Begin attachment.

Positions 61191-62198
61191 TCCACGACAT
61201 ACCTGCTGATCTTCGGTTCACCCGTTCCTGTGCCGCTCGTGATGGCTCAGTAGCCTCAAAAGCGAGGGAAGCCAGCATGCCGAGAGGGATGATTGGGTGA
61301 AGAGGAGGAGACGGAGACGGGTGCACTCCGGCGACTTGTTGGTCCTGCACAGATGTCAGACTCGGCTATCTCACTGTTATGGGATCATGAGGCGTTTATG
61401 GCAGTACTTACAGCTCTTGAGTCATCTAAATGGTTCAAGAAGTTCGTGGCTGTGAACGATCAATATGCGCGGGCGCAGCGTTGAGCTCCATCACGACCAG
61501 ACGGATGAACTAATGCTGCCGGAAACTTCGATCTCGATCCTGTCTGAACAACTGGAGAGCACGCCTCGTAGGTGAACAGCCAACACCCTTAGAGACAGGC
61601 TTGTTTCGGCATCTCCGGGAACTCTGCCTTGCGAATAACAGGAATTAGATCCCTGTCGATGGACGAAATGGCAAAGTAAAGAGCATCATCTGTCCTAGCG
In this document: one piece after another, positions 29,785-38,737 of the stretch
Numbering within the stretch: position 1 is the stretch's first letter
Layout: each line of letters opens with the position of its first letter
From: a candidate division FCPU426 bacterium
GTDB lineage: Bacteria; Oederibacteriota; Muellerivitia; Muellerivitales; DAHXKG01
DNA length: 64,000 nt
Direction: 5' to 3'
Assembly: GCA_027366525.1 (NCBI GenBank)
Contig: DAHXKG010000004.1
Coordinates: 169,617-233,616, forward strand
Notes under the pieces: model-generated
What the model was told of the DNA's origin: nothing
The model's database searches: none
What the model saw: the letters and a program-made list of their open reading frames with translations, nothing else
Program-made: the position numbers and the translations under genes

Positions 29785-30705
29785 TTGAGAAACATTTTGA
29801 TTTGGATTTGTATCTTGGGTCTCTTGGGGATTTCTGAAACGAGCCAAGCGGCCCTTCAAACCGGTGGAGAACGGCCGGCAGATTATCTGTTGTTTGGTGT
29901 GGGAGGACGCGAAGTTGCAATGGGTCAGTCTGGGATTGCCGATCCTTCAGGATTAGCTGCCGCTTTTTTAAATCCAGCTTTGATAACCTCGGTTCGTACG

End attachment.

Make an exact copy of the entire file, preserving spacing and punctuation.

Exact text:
Positions 61191-62198
61191 TCCACGACAT
61201 ACCTGCTGATCTTCGGTTCACCCGTTCCTGTGCCGCTCGTGATGGCTCAGTAGCCTCAAAAGCGAGGGAAGCCAGCATGCCGAGAGGGATGATTGGGTGA
61301 AGAGGAGGAGACGGAGACGGGTGCACTCCGGCGACTTGTTGGTCCTGCACAGATGTCAGACTCGGCTATCTCACTGTTATGGGATCATGAGGCGTTTATG
61401 GCAGTACTTACAGCTCTTGAGTCATCTAAATGGTTCAAGAAGTTCGTGGCTGTGAACGATCAATATGCGCGGGCGCAGCGTTGAGCTCCATCACGACCAG
61501 ACGGATGAACTAATGCTGCCGGAAACTTCGATCTCGATCCTGTCTGAACAACTGGAGAGCACGCCTCGTAGGTGAACAGCCAACACCCTTAGAGACAGGC
61601 TTGTTTCGGCATCTCCGGGAACTCTGCCTTGCGAATAACAGGAATTAGATCCCTGTCGATGGACGAAATGGCAAAGTAAAGAGCATCATCTGTCCTAGCG
In this document: one piece after another, positions 29,785-38,737 of the stretch
Numbering within the stretch: position 1 is the stretch's first letter
Layout: each line of letters opens with the position of its first letter
From: a candidate division FCPU426 bacterium
GTDB lineage: Bacteria; Oederibacteriota; Muellerivitia; Muellerivitales; DAHXKG01
DNA length: 64,000 nt
Direction: 5' to 3'
Assembly: GCA_027366525.1 (NCBI GenBank)
Contig: DAHXKG010000004.1
Coordinates: 169,617-233,616, forward strand
Notes under the pieces: model-generated
What the model was told of the DNA's origin: nothing
The model's database searches: none
What the model saw: the letters and a program-made list of their open reading frames with translations, nothing else
Program-made: the position numbers and the translations under genes

Positions 29785-30705
29785 TTGAGAAACATTTTGA
29801 TTTGGATTTGTATCTTGGGTCTCTTGGGGATTTCTGAAACGAGCCAAGCGGCCCTTCAAACCGGTGGAGAACGGCCGGCAGATTATCTGTTGTTTGGTGT
29901 GGGAGGACGCGAAGTTGCAATGGGTCAGTCTGGGATTGCCGATCCTTCAGGATTAGCTGCCGCTTTTTTAAATCCAGCTTTGATAACCTCGGTTCGTACG